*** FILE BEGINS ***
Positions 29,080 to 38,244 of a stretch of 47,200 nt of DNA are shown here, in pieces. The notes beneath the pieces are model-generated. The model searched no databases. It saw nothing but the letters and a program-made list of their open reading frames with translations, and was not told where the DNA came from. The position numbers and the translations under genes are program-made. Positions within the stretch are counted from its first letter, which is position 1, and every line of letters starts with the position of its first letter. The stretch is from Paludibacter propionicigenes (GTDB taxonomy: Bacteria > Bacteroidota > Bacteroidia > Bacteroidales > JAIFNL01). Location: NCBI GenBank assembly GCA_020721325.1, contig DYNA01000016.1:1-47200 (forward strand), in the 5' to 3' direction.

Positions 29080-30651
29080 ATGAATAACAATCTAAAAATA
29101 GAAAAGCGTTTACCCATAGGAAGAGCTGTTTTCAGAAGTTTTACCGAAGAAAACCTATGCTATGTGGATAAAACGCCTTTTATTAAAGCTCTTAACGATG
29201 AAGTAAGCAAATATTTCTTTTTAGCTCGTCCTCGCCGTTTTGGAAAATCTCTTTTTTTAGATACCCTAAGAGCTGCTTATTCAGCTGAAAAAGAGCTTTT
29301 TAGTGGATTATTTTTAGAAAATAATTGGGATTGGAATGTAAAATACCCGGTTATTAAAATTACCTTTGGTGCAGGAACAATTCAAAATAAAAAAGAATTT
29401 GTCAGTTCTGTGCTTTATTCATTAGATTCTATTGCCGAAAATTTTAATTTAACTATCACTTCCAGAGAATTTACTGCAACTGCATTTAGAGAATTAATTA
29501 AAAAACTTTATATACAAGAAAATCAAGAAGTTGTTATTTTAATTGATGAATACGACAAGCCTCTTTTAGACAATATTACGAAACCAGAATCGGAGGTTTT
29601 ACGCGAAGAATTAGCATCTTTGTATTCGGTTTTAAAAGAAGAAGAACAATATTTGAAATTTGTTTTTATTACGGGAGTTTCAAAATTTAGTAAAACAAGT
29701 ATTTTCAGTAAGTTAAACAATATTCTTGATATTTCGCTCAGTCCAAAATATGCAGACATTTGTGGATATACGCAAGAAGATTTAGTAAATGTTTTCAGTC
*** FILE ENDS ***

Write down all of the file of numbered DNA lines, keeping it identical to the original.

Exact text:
Positions 29,080 to 38,244 of a stretch of 47,200 nt of DNA are shown here, in pieces. The notes beneath the pieces are model-generated. The model searched no databases. It saw nothing but the letters and a program-made list of their open reading frames with translations, and was not told where the DNA came from. The position numbers and the translations under genes are program-made. Positions within the stretch are counted from its first letter, which is position 1, and every line of letters starts with the position of its first letter. The stretch is from Paludibacter propionicigenes (GTDB taxonomy: Bacteria > Bacteroidota > Bacteroidia > Bacteroidales > JAIFNL01). Location: NCBI GenBank assembly GCA_020721325.1, contig DYNA01000016.1:1-47200 (forward strand), in the 5' to 3' direction.

Positions 29080-30651
29080 ATGAATAACAATCTAAAAATA
29101 GAAAAGCGTTTACCCATAGGAAGAGCTGTTTTCAGAAGTTTTACCGAAGAAAACCTATGCTATGTGGATAAAACGCCTTTTATTAAAGCTCTTAACGATG
29201 AAGTAAGCAAATATTTCTTTTTAGCTCGTCCTCGCCGTTTTGGAAAATCTCTTTTTTTAGATACCCTAAGAGCTGCTTATTCAGCTGAAAAAGAGCTTTT
29301 TAGTGGATTATTTTTAGAAAATAATTGGGATTGGAATGTAAAATACCCGGTTATTAAAATTACCTTTGGTGCAGGAACAATTCAAAATAAAAAAGAATTT
29401 GTCAGTTCTGTGCTTTATTCATTAGATTCTATTGCCGAAAATTTTAATTTAACTATCACTTCCAGAGAATTTACTGCAACTGCATTTAGAGAATTAATTA
29501 AAAAACTTTATATACAAGAAAATCAAGAAGTTGTTATTTTAATTGATGAATACGACAAGCCTCTTTTAGACAATATTACGAAACCAGAATCGGAGGTTTT
29601 ACGCGAAGAATTAGCATCTTTGTATTCGGTTTTAAAAGAAGAAGAACAATATTTGAAATTTGTTTTTATTACGGGAGTTTCAAAATTTAGTAAAACAAGT
29701 ATTTTCAGTAAGTTAAACAATATTCTTGATATTTCGCTCAGTCCAAAATATGCAGACATTTGTGGATATACGCAAGAAGATTTAGTAAATGTTTTCAGTC